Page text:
We've barely done any work and yet our custom post type is coming along marvelously! We can use the content area for a synopsis, and we can attach directors and producers like a breeze. Let's add a meta box to the editing page's sidebar, and in it some custom fields to record some basic information about the film.

$movies->add_meta_box( array(
    'id' => 'basic-information',
    'context' => 'side',
    'fields' => array(
        'tagline' => array(),
        'length' => array( 'label' => 'Running Time', 'type' => 'text', 'placeholder' => 'hh:mm' ),
        'languages' => array( 'type' => 'checkbox', 'options' => array( 'English', 'Spanish', 'Latin' ) ),
        'release_date' => array( 'type' => 'date' ),
    )
) );

There are a number of things happening here. First, we're adding a meta box (which is draggable, collapsible) and it will automatically inherit the title "Basic Information" from the id (the id is mandatory). We're adding it to the sidebar via the context property, and we're adding a few fields. These fields will automatically get nonced, the data will get stored on save, and all the HTML will be written for you. If you've ever used add_meta_box and setup fields manually, you know just how much of a pain it is, and therefore how amazing this is. Furthermore, if you're familiar with add_meta_box, you'll feel right at home. We've tried our hardest to maintain core's existing keys, structure, etc.

Going into the fields, we see more awesomeness happening. This is an associative array where the keys are meta_keys and the values are properties for that field. Fields are text inputs by default, and the labels are derived from the meta keys (and are easily overridden). The properties are associative arrays as well, with a few special keys. Any keys not in the known list are assumed to be HTML attributes and become such for the rendered elements.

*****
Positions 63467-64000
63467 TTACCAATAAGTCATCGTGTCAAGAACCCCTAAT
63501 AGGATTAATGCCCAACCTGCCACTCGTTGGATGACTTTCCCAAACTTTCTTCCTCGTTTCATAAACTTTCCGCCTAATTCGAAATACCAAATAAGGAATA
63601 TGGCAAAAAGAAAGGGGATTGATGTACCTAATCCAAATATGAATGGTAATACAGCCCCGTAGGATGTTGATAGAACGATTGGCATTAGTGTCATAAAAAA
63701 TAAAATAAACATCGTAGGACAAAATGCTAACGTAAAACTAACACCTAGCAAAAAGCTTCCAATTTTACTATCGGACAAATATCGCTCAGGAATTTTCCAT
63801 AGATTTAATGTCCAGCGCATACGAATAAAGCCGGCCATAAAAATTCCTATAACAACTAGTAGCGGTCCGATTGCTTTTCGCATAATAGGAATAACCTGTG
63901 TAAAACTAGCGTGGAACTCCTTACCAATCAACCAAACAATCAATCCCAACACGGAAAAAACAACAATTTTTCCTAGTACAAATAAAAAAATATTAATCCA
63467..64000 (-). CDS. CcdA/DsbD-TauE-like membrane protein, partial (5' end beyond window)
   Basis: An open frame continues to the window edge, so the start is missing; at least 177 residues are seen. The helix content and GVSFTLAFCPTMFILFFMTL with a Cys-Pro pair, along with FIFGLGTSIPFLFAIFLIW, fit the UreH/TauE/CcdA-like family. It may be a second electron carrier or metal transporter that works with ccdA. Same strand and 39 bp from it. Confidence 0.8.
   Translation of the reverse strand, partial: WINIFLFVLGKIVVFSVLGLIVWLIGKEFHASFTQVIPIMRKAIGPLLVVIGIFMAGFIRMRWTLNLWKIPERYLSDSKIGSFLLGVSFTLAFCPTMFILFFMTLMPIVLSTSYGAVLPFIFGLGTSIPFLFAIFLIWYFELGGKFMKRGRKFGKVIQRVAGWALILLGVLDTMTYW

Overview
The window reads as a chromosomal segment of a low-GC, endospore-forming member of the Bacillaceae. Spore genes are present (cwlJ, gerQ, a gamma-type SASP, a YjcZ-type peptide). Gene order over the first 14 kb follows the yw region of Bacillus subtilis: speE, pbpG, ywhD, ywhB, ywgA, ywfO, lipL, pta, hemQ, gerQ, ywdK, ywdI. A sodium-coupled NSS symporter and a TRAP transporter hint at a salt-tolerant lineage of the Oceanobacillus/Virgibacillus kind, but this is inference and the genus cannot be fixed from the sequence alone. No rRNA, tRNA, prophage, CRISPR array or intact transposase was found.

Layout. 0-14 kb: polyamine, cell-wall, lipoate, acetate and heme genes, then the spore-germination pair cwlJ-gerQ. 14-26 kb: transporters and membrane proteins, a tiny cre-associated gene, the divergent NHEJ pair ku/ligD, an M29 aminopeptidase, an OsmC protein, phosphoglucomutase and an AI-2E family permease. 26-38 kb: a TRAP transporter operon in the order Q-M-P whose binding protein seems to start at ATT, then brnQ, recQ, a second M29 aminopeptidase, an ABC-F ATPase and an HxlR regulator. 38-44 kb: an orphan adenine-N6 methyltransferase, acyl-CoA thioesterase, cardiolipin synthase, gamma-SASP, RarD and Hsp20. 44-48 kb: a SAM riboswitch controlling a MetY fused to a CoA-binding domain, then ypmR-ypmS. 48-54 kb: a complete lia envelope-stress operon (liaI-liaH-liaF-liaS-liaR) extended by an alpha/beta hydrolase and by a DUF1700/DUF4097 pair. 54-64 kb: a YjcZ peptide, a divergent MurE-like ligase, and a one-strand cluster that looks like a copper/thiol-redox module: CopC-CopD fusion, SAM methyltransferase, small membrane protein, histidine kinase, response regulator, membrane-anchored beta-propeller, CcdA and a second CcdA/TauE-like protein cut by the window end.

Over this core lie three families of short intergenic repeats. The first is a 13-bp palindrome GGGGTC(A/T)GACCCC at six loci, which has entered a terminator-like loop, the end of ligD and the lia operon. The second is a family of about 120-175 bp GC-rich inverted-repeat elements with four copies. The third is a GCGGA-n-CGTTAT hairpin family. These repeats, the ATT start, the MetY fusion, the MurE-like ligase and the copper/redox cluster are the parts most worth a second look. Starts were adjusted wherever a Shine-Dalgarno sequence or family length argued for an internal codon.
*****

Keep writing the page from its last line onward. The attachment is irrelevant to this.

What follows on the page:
Looking at the example above, tagline is a basic text field, release_date will have a jQuery datepicker, length has an HTML5 placeholder and the label will be "Running Time" instead of "Length," and languages become a list of checkboxes. The type for languages could have just as easily been 'radio' or 'select', and if it were 'select', we could have made it a multi-select by adding 'multiple' => 'multiple'; the system is smart enough to know how to code the "options". Lastly, let's say that the options should have underlying values like a language code -- we can make this an associative array, e.g. array( '001' => 'English', '005' => 'Spanish', '017' => 'Latin' ) and the keys in the array will become the "values" in each option.